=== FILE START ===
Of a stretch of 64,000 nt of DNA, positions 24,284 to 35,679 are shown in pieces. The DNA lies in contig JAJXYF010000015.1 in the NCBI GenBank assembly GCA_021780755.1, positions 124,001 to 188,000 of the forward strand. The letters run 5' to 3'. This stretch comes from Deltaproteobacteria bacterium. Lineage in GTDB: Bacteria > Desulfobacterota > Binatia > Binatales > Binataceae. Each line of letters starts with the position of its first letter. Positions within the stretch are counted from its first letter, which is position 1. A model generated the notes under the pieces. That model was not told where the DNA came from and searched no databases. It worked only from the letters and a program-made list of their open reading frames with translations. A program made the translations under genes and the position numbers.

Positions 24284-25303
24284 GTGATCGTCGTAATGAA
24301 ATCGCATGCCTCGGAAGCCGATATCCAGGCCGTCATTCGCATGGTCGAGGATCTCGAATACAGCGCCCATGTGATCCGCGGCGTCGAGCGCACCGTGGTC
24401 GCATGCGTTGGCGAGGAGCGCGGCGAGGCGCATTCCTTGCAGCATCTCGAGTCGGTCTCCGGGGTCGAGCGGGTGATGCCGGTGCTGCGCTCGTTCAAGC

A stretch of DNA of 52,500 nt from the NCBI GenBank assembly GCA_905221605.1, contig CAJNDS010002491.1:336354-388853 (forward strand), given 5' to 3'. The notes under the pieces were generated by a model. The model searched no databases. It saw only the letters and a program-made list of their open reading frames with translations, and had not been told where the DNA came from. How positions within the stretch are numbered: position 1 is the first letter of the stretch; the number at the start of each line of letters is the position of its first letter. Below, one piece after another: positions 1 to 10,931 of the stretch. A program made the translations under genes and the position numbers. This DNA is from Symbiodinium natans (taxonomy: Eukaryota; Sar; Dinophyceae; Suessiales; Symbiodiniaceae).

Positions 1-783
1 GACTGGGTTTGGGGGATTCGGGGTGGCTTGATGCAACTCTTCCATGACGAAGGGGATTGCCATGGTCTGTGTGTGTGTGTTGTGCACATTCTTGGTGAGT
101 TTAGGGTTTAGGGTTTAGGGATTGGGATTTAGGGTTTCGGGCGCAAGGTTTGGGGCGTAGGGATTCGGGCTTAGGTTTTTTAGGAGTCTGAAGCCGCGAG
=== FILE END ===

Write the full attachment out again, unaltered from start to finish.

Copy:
Of a stretch of 64,000 nt of DNA, positions 24,284 to 35,679 are shown in pieces. The DNA lies in contig JAJXYF010000015.1 in the NCBI GenBank assembly GCA_021780755.1, positions 124,001 to 188,000 of the forward strand. The letters run 5' to 3'. This stretch comes from Deltaproteobacteria bacterium. Lineage in GTDB: Bacteria > Desulfobacterota > Binatia > Binatales > Binataceae. Each line of letters starts with the position of its first letter. Positions within the stretch are counted from its first letter, which is position 1. A model generated the notes under the pieces. That model was not told where the DNA came from and searched no databases. It worked only from the letters and a program-made list of their open reading frames with translations. A program made the translations under genes and the position numbers.

Positions 24284-25303
24284 GTGATCGTCGTAATGAA
24301 ATCGCATGCCTCGGAAGCCGATATCCAGGCCGTCATTCGCATGGTCGAGGATCTCGAATACAGCGCCCATGTGATCCGCGGCGTCGAGCGCACCGTGGTC
24401 GCATGCGTTGGCGAGGAGCGCGGCGAGGCGCATTCCTTGCAGCATCTCGAGTCGGTCTCCGGGGTCGAGCGGGTGATGCCGGTGCTGCGCTCGTTCAAGC

A stretch of DNA of 52,500 nt from the NCBI GenBank assembly GCA_905221605.1, contig CAJNDS010002491.1:336354-388853 (forward strand), given 5' to 3'. The notes under the pieces were generated by a model. The model searched no databases. It saw only the letters and a program-made list of their open reading frames with translations, and had not been told where the DNA came from. How positions within the stretch are numbered: position 1 is the first letter of the stretch; the number at the start of each line of letters is the position of its first letter. Below, one piece after another: positions 1 to 10,931 of the stretch. A program made the translations under genes and the position numbers. This DNA is from Symbiodinium natans (taxonomy: Eukaryota; Sar; Dinophyceae; Suessiales; Symbiodiniaceae).

Positions 1-783
1 GACTGGGTTTGGGGGATTCGGGGTGGCTTGATGCAACTCTTCCATGACGAAGGGGATTGCCATGGTCTGTGTGTGTGTGTTGTGCACATTCTTGGTGAGT
101 TTAGGGTTTAGGGTTTAGGGATTGGGATTTAGGGTTTCGGGCGCAAGGTTTGGGGCGTAGGGATTCGGGCTTAGGTTTTTTAGGAGTCTGAAGCCGCGAG